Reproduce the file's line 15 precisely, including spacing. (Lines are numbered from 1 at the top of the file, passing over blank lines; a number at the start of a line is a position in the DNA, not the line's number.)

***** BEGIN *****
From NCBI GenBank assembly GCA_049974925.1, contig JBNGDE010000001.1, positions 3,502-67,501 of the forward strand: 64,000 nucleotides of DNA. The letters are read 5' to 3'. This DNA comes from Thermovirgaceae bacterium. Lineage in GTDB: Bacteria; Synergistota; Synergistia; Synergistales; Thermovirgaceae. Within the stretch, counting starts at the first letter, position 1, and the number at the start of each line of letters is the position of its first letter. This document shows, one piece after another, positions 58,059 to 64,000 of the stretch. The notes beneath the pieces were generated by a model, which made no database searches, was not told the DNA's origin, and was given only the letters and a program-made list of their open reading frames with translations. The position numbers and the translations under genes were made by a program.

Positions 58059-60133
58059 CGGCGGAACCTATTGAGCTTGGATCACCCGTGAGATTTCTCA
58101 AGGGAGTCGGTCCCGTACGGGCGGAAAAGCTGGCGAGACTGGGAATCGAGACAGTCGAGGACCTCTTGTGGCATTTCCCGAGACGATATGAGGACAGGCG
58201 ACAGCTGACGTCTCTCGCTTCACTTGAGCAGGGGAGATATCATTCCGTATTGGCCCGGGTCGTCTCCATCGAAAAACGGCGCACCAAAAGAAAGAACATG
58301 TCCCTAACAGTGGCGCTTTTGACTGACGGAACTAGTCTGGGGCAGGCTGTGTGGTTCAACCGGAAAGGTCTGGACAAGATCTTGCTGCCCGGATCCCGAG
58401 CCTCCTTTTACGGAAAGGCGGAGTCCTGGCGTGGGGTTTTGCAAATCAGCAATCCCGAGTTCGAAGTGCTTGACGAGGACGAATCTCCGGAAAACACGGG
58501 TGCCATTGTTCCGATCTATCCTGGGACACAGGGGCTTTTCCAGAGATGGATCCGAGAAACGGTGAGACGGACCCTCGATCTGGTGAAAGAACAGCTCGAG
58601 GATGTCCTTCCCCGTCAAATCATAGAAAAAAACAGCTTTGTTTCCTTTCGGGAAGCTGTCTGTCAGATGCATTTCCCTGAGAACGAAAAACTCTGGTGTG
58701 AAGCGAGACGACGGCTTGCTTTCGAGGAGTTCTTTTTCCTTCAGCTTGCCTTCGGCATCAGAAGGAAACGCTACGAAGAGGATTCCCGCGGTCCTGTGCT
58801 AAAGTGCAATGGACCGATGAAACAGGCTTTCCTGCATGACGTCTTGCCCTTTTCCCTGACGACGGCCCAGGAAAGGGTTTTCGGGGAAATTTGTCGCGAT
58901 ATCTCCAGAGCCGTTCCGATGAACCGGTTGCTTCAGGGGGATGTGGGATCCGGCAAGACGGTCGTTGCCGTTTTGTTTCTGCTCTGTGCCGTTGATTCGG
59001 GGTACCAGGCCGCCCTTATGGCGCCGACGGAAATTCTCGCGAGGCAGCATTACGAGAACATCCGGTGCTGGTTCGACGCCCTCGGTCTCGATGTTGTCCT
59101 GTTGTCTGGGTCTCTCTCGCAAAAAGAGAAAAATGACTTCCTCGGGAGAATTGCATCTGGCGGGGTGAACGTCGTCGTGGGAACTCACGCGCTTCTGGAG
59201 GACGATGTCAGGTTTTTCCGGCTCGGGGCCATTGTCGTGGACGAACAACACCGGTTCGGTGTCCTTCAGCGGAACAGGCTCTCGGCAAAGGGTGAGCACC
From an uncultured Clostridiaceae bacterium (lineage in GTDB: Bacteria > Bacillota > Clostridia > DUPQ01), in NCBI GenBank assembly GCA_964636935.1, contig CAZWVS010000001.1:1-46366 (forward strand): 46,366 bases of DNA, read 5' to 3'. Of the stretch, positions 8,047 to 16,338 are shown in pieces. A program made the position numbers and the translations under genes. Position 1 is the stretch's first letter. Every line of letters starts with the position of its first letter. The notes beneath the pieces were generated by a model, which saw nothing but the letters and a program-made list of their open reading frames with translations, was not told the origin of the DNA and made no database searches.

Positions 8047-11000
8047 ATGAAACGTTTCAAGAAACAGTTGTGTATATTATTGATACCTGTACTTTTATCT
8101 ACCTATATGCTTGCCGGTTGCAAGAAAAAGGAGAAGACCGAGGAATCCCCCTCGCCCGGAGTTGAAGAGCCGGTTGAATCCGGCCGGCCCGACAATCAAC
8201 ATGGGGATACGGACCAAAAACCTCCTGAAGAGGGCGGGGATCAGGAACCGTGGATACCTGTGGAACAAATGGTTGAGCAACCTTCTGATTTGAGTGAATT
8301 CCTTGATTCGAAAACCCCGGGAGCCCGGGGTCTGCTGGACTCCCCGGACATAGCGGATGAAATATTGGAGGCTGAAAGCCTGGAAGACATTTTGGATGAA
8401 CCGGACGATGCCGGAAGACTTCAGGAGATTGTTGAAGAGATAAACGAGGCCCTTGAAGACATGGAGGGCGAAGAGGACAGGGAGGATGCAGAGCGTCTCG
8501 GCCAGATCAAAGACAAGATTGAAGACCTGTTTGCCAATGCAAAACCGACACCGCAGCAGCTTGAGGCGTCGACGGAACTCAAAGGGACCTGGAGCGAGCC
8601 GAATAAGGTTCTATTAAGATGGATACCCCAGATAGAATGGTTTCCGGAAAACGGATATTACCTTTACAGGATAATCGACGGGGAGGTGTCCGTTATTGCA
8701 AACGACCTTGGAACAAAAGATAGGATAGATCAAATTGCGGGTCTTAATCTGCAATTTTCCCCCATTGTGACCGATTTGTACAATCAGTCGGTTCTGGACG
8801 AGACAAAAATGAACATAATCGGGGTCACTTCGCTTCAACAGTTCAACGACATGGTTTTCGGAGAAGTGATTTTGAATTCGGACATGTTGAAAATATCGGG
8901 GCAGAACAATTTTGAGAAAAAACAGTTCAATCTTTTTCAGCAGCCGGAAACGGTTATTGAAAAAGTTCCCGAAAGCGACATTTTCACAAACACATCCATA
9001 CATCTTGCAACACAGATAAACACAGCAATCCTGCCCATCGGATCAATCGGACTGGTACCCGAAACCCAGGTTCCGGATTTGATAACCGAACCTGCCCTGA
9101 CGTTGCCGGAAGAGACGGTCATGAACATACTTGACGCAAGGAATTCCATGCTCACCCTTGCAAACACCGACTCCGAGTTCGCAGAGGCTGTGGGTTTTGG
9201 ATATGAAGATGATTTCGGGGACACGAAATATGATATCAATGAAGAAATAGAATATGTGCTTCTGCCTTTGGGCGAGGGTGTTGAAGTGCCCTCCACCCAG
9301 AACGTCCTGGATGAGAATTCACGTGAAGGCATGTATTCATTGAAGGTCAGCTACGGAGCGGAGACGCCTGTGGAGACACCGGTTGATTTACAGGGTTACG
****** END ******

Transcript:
59201 GACGATGTCAGGTTTTTCCGGCTCGGGGCCATTGTCGTGGACGAACAACACCGGTTCGGTGTCCTTCAGCGGAACAGGCTCTCGGCAAAGGGTGAGCACC